The meanings of some of the strange figures on the walls have piqued scholarly attention, but their origins remain a mystery. A picture of an animal hybrid walking upright with horns known as “the sorcerer” is one of the most renowned examples of the art inside the subterranean system. Henri Breuil was the first to document the pattern, which was discovered in the Trois-Frères cave. He drew what looks to be a supernatural man-animal form. As a result, the picture was dubbed “the Sorcerer” by Breuil, who thought the pattern suggested a mystical person or magician. There are several theories about the identity and significance of this figure. Given the large wildlife displayed on the walls, the figure might have been a lucky emblem for a successful hunt.
It’s possible it’s a fabled beast king. Scholars believe “the sorcerer” must be a significant component of Magdalenian society and connect to cave use because of its distinctive form and conspicuous location.
A little clay figurine in the Tuc d’Audoubert cave’s lowest section, now known as the Room of the Bisons, is perhaps the most intriguing find of the tunnels. A little clay figure of two bison carved in relief is supported by a boulder in the cavern’s floor. The piece is just around 18 inches long, but it is notable for the attention to detail in depicting a male and female bison who look to be on the verge of mating. Their extremely lifelike appearance was achieved via the use of a combination of hand and tool techniques. The clay used was plainly cut from a nearby cavern’s wall. Despite the fact that it has been over 15,000 years since it was created, the sculpture is still in fantastic shape.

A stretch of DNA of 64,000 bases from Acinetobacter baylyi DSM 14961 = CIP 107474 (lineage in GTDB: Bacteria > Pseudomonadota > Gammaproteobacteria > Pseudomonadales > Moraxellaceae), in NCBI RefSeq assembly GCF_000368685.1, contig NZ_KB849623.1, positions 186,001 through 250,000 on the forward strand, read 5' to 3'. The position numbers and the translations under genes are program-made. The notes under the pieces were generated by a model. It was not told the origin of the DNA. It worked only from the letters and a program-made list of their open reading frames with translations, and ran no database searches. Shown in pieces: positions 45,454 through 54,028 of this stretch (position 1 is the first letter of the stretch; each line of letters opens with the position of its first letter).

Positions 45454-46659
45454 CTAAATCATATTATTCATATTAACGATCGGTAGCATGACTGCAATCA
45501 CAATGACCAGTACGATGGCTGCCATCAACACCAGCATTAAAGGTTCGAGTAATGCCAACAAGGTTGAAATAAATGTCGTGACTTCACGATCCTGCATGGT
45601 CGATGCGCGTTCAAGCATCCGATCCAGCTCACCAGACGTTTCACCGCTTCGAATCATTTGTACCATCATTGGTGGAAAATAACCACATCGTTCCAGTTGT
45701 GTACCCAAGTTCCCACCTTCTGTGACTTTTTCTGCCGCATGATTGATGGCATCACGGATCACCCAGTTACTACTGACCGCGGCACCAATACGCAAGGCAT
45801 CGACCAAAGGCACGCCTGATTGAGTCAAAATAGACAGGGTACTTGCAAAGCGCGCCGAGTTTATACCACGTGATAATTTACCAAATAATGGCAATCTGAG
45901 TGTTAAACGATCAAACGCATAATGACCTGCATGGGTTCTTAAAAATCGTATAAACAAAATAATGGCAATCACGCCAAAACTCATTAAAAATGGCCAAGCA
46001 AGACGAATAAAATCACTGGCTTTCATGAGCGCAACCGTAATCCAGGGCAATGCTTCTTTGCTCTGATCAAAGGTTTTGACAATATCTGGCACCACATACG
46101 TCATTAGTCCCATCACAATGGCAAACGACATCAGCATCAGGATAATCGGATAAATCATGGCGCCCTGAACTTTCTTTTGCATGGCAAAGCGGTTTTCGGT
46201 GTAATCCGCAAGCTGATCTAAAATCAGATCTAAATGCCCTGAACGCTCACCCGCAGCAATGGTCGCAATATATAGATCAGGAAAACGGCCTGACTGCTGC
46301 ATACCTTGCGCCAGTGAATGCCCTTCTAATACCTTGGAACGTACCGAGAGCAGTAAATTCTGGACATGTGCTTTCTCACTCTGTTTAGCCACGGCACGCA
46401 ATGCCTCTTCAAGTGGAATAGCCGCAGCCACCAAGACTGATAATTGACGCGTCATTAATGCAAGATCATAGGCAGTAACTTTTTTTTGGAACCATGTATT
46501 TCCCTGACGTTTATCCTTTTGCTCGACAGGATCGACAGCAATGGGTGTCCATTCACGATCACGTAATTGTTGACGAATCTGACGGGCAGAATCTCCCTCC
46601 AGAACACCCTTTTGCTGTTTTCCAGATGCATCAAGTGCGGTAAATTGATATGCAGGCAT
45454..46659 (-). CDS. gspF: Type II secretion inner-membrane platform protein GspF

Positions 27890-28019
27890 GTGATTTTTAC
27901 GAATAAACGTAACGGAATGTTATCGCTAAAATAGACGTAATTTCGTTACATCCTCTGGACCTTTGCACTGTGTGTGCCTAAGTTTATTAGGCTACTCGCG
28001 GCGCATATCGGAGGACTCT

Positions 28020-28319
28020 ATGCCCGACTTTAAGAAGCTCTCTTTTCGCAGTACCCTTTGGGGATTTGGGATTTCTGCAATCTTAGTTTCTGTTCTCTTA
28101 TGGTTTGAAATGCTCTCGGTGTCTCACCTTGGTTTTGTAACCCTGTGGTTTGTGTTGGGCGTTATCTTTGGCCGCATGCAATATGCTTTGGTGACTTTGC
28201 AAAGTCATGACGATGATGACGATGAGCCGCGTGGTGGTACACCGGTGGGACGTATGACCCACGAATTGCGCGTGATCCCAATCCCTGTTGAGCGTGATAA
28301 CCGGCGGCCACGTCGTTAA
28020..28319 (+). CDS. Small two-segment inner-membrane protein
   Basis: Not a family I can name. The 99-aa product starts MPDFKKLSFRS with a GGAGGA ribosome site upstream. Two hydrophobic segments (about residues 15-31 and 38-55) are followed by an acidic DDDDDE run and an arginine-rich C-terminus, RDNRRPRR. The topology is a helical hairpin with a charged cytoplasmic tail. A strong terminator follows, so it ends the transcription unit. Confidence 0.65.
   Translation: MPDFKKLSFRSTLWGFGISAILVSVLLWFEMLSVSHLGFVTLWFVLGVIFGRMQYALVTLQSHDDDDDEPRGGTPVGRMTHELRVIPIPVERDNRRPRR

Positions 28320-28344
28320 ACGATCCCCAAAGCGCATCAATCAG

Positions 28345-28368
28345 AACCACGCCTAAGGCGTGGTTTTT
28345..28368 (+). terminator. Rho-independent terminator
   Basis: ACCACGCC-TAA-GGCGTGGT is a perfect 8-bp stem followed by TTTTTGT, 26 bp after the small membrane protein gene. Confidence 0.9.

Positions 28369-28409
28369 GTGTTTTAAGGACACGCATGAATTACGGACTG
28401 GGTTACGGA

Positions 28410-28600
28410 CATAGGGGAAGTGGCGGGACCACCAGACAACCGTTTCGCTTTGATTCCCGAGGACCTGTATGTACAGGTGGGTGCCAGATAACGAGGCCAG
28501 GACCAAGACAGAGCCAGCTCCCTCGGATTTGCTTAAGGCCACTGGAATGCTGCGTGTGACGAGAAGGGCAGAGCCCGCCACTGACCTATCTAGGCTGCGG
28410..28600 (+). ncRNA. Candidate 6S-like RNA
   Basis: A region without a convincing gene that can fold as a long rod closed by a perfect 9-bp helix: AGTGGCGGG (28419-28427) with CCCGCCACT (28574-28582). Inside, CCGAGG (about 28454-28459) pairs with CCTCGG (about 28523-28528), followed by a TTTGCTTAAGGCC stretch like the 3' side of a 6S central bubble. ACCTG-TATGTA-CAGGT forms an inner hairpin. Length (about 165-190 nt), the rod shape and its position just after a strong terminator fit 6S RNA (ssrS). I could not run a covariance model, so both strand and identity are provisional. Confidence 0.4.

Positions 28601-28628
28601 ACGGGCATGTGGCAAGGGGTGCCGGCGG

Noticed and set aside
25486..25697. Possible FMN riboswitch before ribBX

This is owing in part to the caverns’ limited access policy, which has been in place since virtually the day they were discovered and enables only researchers to enter.
While the beauty of the prehistoric bison monument cannot be denied, its significance to the cave’s original inhabitants is unknown. Experts believe the bison figure, like most of the other cave art, served a ceremonial purpose. Bison were undoubtedly a major food source, and their bones have been discovered among the cave’s other items. There were other depictions of the monsters everywhere, including one etched on the floor beside the clay figure. These massive monsters appear to have played a significant role in Magdalenian society.
The Magdalenians who lived in the three caverns along the Volp are largely obscured by the thousands of years that have passed since their lives and those of current scholars. The biology of these early people can be studied, and archeologists may study the cave art they left behind. However, the lives of the adults and children whose footsteps are still softly imprinted in clay around the cave floors remain a source of intrigue, study, and speculation.
Hundreds of specimens of Paleolithic art by the Magdalenian people were discovered in three caverns near the Volp River in France in the early twentieth century.
A modest, complex statue of two bison—a magnificent and uncommon example of Stone Age sculpture—is included in this collection.
The significance of the cave art is mostly unknown, but it provides a glimpse into the life of early people 15,000 years ago.